Credit Card Balance

What Is a Credit Card Balance?

A credit card balance is the total amount of money that you owe to your credit card company. The balance changes based on when and how the card is used.

When you use your credit card to make a purchase, the balance increases. When you make a payment, the balance decreases. Any balance that remains at the end of the billing cycle is carried over to the next month’s bill.

Credit card balances are important factors in calculating a person’s credit score. Future creditors look at your balances to determine the risk (and cost) of granting you additional credit.

Key Takeaways

  • A credit card balance is the total amount of money that you owe on your credit card. 
  • The balance increases on a credit card when purchases are made and decreases when payments are made.
  • Credit card balances can increase your credit utilization ratio, which can decrease your credit score.

Understanding Credit Card Balances

A credit card balance is the total amount of money that you owe to the credit card company. The balance factors in:

  • Purchases
  • Balance transfers
  • Foreign exchange
  • Fees such as late payment charges, returned payment charges, and forex and balance transfer fees
  • Annual fees and cash advance fees
  • Payments

Balances change from month to month based on the activity on the card. If you make only the minimum payment, then the remaining balance rolls over into the next billing cycle. You incur interest on that remaining balance, which is reflected on your next statement.

The new credit card balance generally takes anywhere from 24 to 72 hours to update once payment is processed. The length of time depends on the credit card company and how the payment was made.

Credit Card Balance vs. Statement Balance

Your credit card balance, also called your current balance, is the total that you owe today. This is different from your statement balance. The statement balance is what is reflected in the statement. This figure is calculated at the end of the monthly billing cycle (up to the closing date) and printed on your bill. You will see this noted as the new balance on the statement.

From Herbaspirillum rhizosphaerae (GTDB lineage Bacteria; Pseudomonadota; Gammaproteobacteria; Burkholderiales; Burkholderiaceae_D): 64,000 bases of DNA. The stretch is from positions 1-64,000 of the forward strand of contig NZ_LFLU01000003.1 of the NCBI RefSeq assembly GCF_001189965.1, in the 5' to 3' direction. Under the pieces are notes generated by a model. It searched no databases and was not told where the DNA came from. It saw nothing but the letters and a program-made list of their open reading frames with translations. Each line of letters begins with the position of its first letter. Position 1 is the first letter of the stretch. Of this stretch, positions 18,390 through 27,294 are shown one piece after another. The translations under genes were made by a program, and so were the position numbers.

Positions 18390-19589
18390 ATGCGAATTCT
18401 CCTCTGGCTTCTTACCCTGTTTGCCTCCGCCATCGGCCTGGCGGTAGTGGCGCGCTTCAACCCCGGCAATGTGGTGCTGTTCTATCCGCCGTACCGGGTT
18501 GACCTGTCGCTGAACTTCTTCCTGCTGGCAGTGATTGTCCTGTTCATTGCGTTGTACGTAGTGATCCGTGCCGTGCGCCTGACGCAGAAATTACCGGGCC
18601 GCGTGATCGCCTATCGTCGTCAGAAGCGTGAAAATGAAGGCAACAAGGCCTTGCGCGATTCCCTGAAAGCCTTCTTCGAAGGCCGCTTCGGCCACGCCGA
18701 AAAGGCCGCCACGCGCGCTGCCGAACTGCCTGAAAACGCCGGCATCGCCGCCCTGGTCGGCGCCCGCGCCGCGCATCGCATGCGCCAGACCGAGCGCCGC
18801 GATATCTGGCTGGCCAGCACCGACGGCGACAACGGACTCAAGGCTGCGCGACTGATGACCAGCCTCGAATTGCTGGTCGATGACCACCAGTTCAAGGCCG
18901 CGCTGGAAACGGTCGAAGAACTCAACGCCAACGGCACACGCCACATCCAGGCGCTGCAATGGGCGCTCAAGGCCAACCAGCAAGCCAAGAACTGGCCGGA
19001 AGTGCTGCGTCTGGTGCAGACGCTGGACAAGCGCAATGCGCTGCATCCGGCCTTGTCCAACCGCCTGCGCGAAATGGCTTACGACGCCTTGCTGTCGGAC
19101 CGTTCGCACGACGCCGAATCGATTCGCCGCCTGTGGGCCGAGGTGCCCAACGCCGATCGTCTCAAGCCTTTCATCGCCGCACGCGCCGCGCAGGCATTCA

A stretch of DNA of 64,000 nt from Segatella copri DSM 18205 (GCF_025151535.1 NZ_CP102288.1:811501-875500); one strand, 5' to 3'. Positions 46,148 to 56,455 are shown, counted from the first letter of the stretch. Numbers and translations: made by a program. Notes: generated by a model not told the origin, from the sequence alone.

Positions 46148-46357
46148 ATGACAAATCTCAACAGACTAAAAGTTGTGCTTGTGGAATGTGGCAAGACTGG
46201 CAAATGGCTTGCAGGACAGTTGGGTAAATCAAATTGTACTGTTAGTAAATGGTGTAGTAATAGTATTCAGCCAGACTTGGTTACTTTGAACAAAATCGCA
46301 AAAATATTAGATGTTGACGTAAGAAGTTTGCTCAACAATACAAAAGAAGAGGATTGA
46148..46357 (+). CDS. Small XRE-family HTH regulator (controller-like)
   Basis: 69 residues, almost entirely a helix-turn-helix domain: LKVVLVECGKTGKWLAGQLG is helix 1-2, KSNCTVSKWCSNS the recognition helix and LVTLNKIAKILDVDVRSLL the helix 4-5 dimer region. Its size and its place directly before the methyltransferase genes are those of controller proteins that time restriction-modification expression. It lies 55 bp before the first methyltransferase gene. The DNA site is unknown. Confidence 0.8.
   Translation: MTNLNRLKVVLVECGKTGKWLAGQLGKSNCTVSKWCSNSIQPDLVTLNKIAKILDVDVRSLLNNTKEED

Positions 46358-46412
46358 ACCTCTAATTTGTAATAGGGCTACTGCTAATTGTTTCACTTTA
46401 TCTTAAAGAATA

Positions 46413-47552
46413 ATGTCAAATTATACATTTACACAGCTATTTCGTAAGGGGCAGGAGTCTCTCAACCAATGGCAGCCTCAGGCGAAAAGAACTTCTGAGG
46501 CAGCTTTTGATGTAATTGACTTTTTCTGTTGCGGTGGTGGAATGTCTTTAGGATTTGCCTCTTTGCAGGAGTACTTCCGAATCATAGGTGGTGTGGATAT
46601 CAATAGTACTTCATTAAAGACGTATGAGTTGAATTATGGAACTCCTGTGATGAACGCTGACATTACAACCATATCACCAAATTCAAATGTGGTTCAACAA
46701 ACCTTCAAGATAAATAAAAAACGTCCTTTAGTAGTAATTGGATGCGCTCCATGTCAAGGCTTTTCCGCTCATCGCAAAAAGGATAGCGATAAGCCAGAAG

To keep your credit card in good standing, you can pay this amount or the minimum payment that is listed on the statement. If you pay off the statement balance each month, then you’ll avoid paying interest on your purchases. (Be aware that interest on cash advances is treated differently—it starts to accrue on the day of the transaction.) The statement balance does not include any charges incurred or payments made on the credit card after the statement closing date.

Special Considerations

Paying down your credit card balance

Bringing your credit card balance back to zero each month is the best approach to managing credit effectively. A zero balance helps avoid the high interest charges associated with maintaining a positive balance. If there is a positive balance, then paying more than the minimum monthly payment pays it down more quickly, resulting in less interest owed to the credit card company.

But sometimes, it’s just not that simple. You may find yourself in a situation where you can only make the minimum payment. If you do that, then it will take time to pay off the balance but will help keep your credit score intact.

The key to paying down a credit card balance is to determine the report date—the date when an account is reported to the credit reporting agency. To improve your credit score, pay the bill before the report date or statement closing date. If you’re having trouble fully paying off your credit card balance each month, then it may be worth switching to one of the best balance transfer credit cards to secure a lower interest rate.

Credit card balances and credit scores

Carrying a credit card balance generally isn’t a good idea. That’s because it can affect your credit score. Carrying a balance on your card factors into your credit utilization ratio, which comprises 30% of your credit score. Ideally, your utilization should be 20% or less of available credit.

To improve your credit score, consider talking to your credit card company to increase your credit limit, as this will decrease your credit utilization ratio.

If you have a credit limit of $5,000 and keep a balance of $4,000 on your credit card, then your credit utilization is 80%, which is extremely high. This tells creditors and lenders that you aren’t responsible with credit, and they will judge you to be at high risk for defaulting on a future loan or credit card payment. Low credit utilization proves to creditors and lenders that a cardholder is able to manage credit responsibly.

Credit card balances can affect your credit score another way. If mounting balances make it hard to pay your bills on time each month, then late payments will damage your score, since payment history accounts for 35% of your credit score calculation.

Maintaining a high credit card balance can make you financially vulnerable in other ways, too. If an unexpected emergency arises, then a high balance reduces your ability to use a credit card to help you out. It also increases the chance that you’ll accumulate too big of a debt load and have to pay late fees or resort to risky financial products, like payday loans.

Article Sources

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  1. Experian. “Credit Card Balance and Statement Balance: What’s the Difference?” Accessed May 24, 2021.

  2. Credit Karma. “Payment History: What It Is, and Why It Matters to Your Credit.” Accessed May 24, 2021.